An estimated 200,000 children living in privately rented homes in England are at risk of being evicted this winter, a poll has suggested.
Up to 104,000 families received an eviction notice in the last month or are behind on their rent, YouGov polling conducted for the housing charity Shelter has found, meaning the equivalent of one in every 50 children in England face eviction.
Mother-of-two Rachel Walker received a no-fault eviction notice for her Essex home in 2019 and the threat has been hanging over her family ever since.
She told Channel 4 News: “It’s like there’s this huge black cloud just hanging over you.”
A Department for Levelling Up, Housing and Communities (DLHC) spokesperson said they are spending £316 million on tackling homelessness in the next year and helping vulnerable renters in arrears through a £65 million support package.
The government placed a ban on bailiff-enforced evictions last year as lockdowns were brought in to tackle the spread of Covid-19. This ban expired in England in May and in Wales in June this year.
In Scotland, evictions were banned during the pandemic, except for under certain circumstances, but this was lifted earlier this year as the country moved out of level three and four coronavirus protection levels.
Rachel has not received a court date for her eviction notice, but she fears that it could come at any point.
She said: “I just feel that uncertainty. It’s something you can’t explain unless you’re in this situation.”
She added: “The only thing I really consider is how this is going to affect the kids, not ourselves, because we’re adults, we can deal with this.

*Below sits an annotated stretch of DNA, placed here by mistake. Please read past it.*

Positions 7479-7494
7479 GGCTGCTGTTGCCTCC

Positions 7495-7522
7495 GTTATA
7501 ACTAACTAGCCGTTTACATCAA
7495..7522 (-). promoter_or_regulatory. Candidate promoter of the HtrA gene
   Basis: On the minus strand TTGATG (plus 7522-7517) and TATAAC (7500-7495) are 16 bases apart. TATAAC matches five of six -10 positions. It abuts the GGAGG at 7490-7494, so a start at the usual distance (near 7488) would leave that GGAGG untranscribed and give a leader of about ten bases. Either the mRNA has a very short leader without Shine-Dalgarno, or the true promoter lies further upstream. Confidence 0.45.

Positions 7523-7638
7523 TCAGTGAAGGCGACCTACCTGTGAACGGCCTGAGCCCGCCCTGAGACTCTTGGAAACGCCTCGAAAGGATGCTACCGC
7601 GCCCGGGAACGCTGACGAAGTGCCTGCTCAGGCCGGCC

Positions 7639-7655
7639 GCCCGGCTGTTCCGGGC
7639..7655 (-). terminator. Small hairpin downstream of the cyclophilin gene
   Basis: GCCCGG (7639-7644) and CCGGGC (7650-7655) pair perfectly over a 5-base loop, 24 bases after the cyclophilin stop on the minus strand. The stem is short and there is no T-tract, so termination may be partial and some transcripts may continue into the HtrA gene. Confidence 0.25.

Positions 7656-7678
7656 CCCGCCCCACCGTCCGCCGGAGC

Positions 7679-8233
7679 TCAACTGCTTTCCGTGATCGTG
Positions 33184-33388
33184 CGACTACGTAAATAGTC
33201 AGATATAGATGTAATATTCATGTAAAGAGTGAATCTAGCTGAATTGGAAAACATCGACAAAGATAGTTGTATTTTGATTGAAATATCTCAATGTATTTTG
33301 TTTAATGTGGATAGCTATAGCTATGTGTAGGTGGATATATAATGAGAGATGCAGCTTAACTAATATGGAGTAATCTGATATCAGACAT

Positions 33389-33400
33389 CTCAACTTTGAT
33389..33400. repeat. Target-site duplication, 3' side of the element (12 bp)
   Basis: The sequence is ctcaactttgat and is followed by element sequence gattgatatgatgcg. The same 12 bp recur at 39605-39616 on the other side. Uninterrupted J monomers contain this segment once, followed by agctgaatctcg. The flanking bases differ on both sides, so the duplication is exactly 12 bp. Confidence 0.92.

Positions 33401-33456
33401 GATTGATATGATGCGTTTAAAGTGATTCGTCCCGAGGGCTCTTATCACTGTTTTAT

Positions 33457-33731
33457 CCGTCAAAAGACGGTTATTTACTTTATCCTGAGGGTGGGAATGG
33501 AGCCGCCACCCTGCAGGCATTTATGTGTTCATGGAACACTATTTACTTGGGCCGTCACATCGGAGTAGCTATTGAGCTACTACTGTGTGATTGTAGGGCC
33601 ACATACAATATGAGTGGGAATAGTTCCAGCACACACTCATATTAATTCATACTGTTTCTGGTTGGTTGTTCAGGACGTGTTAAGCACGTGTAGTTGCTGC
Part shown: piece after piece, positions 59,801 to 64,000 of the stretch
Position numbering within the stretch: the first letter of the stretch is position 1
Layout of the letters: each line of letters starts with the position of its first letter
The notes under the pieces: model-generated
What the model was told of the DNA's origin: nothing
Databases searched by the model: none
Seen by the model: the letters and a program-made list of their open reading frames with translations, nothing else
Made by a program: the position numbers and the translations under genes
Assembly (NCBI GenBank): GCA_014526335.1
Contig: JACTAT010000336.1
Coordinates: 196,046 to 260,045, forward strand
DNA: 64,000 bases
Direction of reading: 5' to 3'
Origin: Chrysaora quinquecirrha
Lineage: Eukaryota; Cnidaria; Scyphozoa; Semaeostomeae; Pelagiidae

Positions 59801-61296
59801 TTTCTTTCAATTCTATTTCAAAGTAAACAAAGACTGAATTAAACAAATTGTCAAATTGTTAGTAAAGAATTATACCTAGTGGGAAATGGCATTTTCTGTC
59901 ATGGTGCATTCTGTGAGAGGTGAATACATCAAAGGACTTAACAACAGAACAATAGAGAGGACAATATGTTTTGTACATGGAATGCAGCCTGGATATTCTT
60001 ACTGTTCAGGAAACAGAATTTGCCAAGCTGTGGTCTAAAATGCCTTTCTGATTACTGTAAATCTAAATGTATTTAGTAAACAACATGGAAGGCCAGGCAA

“But what this is doing to our kids is unbelievable and unfair.”
Shelter commissioned YouGov’s research which reached out to 3,600 families.
Polly Neate, chief executive of Shelter, said: “People have really built up debt during the pandemic, and of course, people were thankfully protected from eviction when we had lockdowns still in place. But the ban on evictions is gone, furlough has gone.
“So we’re kind of seeing the perfect storm that people simply cannot afford to rent.”
With the pandemic hitting another peak, there are calls to bring back the eviction ban, but landlords say it puts the burden on them.
Chris Norris, director of policy at the National Residential Landlord Association, said: “Unfortunately, what happens when you prevent possessions, you prevent landlords being able to go to court, is you just shift the financial burden from the household to the landlord.
“What really needs to happen is money needs to be put in the pockets of those people struggling to pay their rent.”
A DHLC spokesperson said: “Tackling homelessness is a government priority. That is why we are spending £316 million on this in the next year to build on the success of the Homelessness Reduction Act, which has prevented 400,000 households from becoming homeless or supported them to settled accommodation.
“Our action throughout the pandemic helped keep people in their homes and the vast majority of tenants are up to date with their rent. We’re also helping the most vulnerable renters in arrears through a £65 million support package.”